Thesis #26

The Internet could become a new kind of failed state

In February 2015, Sean Gallagher, the IT Editor of the ArsTechnica website wrote an intriguing article speculating on how the Internet would evolve. He likened the current state of the Internet to how New York city was in the 1970s — bankrupt, riven by urban blight and very high levels of crime. But despite that, most residents of New York got on with their lives and had — at worst — minor skirmishes with street crime. “Today”, Gallagher wrote,

”we all dabble in some place that looks a lot like 1970s New York City—the Internet. (For those needing a more recent simile, think the Baltimore of The Wire). Low-level crime remains rampant, while increasingly sophisticated crime syndicates go after big scores. There is a cacophony of hateful speech, vice of every kind (see Rule 34), and policemen of various sorts trying to keep a lid on all of it—or at least, trying to keep the chaos away from most law-abiding citizens. But people still use the Internet every day, though the ones who consider themselves “street smart” do so with varying levels of defenses installed. Things sort of work.”

Eventually, New York was rescued and returned to prosperity and functionality. Might this also happen to the Net? Gallaghar’s conclusion was: don’t bet on it.

”The Internet might soon look less like 1970s New York and more like 1990s Mogadishu: warring factions destroying the most fundamental of services, “security zones” reducing or eliminating free movement, and security costs making it prohibitive for anyone but the most well-funded operations to do business without becoming a “soft target” for political or economic gain.”

So what are the possible futures for the Internet? One study by the Atlantic Council came up with five scenarios:

  1. Status quo: a continuation of what we now have. “Cyberspace is generally a safe place in which to do business and to communicate with others, even though criminals continue to engage in multimillion-dollar heists and steal millions of people’s personal details; national foreign intelligence agencies poke and prod for military and industrial secrets.”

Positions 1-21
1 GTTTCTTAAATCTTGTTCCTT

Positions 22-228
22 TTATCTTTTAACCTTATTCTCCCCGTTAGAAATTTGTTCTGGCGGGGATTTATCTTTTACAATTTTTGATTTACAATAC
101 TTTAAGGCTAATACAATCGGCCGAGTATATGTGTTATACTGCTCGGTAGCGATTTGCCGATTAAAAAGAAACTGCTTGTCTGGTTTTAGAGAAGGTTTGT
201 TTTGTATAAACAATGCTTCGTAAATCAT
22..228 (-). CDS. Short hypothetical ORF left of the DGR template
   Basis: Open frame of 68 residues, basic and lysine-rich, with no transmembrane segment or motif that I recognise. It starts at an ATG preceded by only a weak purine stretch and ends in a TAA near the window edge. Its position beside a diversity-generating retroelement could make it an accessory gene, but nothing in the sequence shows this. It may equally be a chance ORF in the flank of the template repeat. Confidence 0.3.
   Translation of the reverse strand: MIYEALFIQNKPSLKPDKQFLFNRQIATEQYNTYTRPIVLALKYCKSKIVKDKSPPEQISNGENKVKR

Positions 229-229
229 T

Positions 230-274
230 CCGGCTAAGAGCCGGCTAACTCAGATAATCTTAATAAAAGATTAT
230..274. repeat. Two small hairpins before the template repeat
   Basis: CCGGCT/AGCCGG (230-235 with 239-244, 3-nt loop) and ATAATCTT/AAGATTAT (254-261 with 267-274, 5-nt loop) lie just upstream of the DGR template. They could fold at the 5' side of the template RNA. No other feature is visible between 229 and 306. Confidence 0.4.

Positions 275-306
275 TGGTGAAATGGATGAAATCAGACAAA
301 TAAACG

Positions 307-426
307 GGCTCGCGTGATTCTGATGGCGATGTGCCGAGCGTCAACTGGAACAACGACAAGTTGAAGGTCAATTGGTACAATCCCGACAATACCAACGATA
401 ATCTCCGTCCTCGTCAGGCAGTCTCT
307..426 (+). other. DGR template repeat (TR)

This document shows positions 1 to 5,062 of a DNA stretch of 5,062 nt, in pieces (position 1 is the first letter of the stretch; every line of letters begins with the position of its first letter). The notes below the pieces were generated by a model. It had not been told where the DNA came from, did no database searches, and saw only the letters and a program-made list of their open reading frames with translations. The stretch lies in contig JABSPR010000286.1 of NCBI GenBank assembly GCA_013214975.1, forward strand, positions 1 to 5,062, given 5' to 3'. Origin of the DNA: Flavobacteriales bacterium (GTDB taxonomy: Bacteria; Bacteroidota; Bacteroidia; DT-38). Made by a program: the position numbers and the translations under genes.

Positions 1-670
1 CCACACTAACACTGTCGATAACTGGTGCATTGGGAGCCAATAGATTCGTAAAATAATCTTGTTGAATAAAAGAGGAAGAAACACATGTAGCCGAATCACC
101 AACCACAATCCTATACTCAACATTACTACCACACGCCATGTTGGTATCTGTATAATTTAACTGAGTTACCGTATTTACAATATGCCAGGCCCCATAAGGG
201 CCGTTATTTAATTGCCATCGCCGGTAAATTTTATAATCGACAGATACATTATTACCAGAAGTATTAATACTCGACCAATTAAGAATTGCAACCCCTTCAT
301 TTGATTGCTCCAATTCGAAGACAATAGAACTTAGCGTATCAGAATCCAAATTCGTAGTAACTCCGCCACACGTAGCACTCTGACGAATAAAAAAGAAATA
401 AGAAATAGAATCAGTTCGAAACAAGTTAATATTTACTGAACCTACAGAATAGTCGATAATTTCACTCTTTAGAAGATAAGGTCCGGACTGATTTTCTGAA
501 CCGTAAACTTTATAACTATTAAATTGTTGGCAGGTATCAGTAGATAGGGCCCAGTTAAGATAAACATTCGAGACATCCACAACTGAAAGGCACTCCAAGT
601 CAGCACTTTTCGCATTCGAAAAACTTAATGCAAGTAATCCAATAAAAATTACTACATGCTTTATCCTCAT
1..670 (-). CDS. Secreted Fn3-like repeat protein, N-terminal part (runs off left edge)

2. Conflict domain: essentially an extrapolation of the militarisation of cyberspace that we are already seeing – a world in which cyberwarfare becomes common.

  3. Balkanisation: cyberspace has broken into national fiefdoms: there is no single internet, just a collection of national internets.

  4. Paradise: cyberspace becomes an overwhelmingly secure place where espionage, warfare and crime are rare.

  5. Cybergeddon: cyberspace degenerates into a virtual failed state with all that that implies. Think modern-day Mogadishu.

Since the future is unknowable, any guess about the probability of each is just that — a guess. But for what it’s worth, I rank them 3, 2, 1, 5 and 4. We’re already seeing Balkanisation with the growth and dominance of the Chinese Internet. And the idea of cyberspace as ‘paradise’ seems, well, delusional.

Further Reading

Sean Gallaghar, “Cybergeddon: Why the Internet could be the next ‘failed state'”, ArsTechnica, 24 February, 2015.

Jason Healey, “The Five Futures of Cyber Conflict and Cooperation”, Georgetown Journal of International Affairs, 2011, pp 110-117.

John Naughton, “Has the internet become a failed state?”, Observer, 27 November 2016.